Alekhine is a player I've never really understood. He always wanted a superior centre; he manoeuvred his pieces toward the kingside, and around the 25th move, began to mate his opponent. He disliked exchanges, preferring to play with many pieces on the board. His play was fantastically complicated, more so than any player before or since.  -  Bobby Fischer

 

He considered that chess was closest to an art, and he was able to demonstrate this with his optimistic, eternally youthful play.  -  Boris Spassky

 

… I recalled the story about Alekhine, who after a lost game, threw his king far away. Though I am far from Alekhine's genius, I could understand him at that moment.  -  Borislav Ivkov

 

Who else in chess history has won so many serious games with the help of brilliant tactical strokes?  -  Garry Kasparov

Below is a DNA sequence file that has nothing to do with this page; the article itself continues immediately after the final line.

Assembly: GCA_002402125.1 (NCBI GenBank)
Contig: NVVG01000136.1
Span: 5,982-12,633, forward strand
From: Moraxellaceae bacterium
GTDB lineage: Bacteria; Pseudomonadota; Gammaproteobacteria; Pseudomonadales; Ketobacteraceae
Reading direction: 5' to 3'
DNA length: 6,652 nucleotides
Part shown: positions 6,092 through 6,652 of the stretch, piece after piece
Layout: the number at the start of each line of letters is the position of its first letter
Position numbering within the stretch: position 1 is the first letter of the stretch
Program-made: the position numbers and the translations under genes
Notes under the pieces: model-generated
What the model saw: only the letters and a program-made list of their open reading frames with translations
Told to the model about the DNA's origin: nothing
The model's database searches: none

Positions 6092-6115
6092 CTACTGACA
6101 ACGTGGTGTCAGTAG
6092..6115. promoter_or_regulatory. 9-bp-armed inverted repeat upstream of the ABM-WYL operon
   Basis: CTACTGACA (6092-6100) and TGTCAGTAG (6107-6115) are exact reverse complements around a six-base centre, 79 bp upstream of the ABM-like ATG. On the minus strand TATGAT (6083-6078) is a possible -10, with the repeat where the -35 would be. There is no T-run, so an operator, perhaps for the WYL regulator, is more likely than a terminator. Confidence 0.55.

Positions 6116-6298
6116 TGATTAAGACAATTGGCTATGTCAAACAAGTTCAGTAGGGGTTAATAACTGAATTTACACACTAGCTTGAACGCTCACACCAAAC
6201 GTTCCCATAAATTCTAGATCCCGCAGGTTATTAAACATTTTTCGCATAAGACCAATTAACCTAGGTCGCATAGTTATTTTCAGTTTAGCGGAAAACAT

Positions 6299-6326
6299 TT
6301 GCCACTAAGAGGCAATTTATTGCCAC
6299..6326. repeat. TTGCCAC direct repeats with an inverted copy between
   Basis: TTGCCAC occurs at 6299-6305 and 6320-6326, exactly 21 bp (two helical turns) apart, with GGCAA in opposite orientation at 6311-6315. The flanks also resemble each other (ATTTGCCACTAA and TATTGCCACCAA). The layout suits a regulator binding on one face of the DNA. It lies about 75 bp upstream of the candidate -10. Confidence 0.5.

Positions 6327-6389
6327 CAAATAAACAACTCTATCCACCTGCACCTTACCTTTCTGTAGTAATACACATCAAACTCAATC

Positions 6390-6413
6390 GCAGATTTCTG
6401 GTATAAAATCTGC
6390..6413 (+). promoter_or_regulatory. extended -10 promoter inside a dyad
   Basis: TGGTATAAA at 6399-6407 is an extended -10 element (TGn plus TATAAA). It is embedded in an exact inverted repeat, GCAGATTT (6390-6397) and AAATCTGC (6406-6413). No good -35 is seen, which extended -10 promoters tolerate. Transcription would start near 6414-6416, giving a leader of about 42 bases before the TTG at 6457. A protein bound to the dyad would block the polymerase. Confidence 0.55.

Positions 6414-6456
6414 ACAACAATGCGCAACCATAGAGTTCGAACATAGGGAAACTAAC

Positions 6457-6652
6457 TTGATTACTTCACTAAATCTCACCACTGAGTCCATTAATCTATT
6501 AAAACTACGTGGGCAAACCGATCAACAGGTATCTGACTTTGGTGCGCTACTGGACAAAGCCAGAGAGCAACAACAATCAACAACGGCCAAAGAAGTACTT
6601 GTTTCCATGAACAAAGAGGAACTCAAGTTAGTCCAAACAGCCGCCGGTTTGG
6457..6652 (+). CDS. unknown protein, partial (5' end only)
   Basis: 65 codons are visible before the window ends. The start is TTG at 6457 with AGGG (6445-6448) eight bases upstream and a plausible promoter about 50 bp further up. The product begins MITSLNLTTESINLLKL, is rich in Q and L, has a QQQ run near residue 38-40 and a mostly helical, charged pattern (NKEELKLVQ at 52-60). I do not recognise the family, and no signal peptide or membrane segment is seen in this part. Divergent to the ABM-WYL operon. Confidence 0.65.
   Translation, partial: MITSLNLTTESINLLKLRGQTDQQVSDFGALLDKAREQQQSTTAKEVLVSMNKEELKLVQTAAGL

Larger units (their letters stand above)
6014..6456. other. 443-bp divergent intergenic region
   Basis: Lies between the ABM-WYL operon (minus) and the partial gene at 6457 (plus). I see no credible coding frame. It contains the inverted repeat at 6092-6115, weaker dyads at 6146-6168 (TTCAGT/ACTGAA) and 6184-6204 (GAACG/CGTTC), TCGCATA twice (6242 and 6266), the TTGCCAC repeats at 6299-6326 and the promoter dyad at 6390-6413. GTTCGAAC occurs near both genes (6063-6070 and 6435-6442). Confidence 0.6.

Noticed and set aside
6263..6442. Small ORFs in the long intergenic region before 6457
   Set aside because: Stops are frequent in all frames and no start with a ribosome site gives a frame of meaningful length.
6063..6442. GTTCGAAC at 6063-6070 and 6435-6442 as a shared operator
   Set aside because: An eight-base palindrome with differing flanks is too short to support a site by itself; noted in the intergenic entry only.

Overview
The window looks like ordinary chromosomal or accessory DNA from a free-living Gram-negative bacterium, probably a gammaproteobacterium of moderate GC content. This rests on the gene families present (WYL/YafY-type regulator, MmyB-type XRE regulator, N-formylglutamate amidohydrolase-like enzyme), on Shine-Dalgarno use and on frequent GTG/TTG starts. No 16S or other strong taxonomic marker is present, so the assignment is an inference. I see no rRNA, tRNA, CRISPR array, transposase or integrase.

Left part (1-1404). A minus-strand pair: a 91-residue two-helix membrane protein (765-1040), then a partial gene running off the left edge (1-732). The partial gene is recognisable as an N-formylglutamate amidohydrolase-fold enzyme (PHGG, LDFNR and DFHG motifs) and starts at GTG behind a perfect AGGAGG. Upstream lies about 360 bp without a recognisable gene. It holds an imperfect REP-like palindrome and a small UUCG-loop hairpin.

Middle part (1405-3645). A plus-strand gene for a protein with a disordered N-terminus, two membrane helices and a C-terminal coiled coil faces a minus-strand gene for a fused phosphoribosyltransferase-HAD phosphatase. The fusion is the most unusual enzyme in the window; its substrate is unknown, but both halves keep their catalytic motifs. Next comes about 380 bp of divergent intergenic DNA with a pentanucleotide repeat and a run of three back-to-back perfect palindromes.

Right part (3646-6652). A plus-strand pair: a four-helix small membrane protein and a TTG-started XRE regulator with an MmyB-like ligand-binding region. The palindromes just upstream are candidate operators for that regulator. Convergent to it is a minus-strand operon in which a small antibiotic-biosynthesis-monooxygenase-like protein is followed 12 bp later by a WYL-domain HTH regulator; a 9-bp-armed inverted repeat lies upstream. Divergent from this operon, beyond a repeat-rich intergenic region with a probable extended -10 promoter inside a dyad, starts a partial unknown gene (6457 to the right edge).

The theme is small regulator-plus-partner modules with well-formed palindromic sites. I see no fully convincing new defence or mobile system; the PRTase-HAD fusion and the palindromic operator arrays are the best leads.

The inspirational games of Alekander Alekhine, my first chess hero, find a place alongside the inspirational character of Winston Churchill, whose words and books I still turn to regularly.  -  Garry Kasparov

 

I knew Alekhine very well and he was perfectly sane; there is not a scrap of evidence that he was anything other than a chess genius who was perfectly sane either over the board or away from it.  - Harry Golombek

 

Alekhine evidently possesses the most remarkable chess memory that has ever existed. It is said that he remembers by heart all the games played by the leading masters during the last 15-20 years.  - Jose Capablanca

 

The great World Champions Morphy, Steinitz, and Lasker were past masters in the art of Pawn play; they had no superiors in their handling of endgames. The present World Champion has not the strength of the other three as an endgame player, and is therefore inferior to them.  -  Jose Capablanca

 

… at the chessboard he was mighty, away from chess … he was like a little boy who would get up to mischief and naively think that no one was watching him.  -  Max Euwe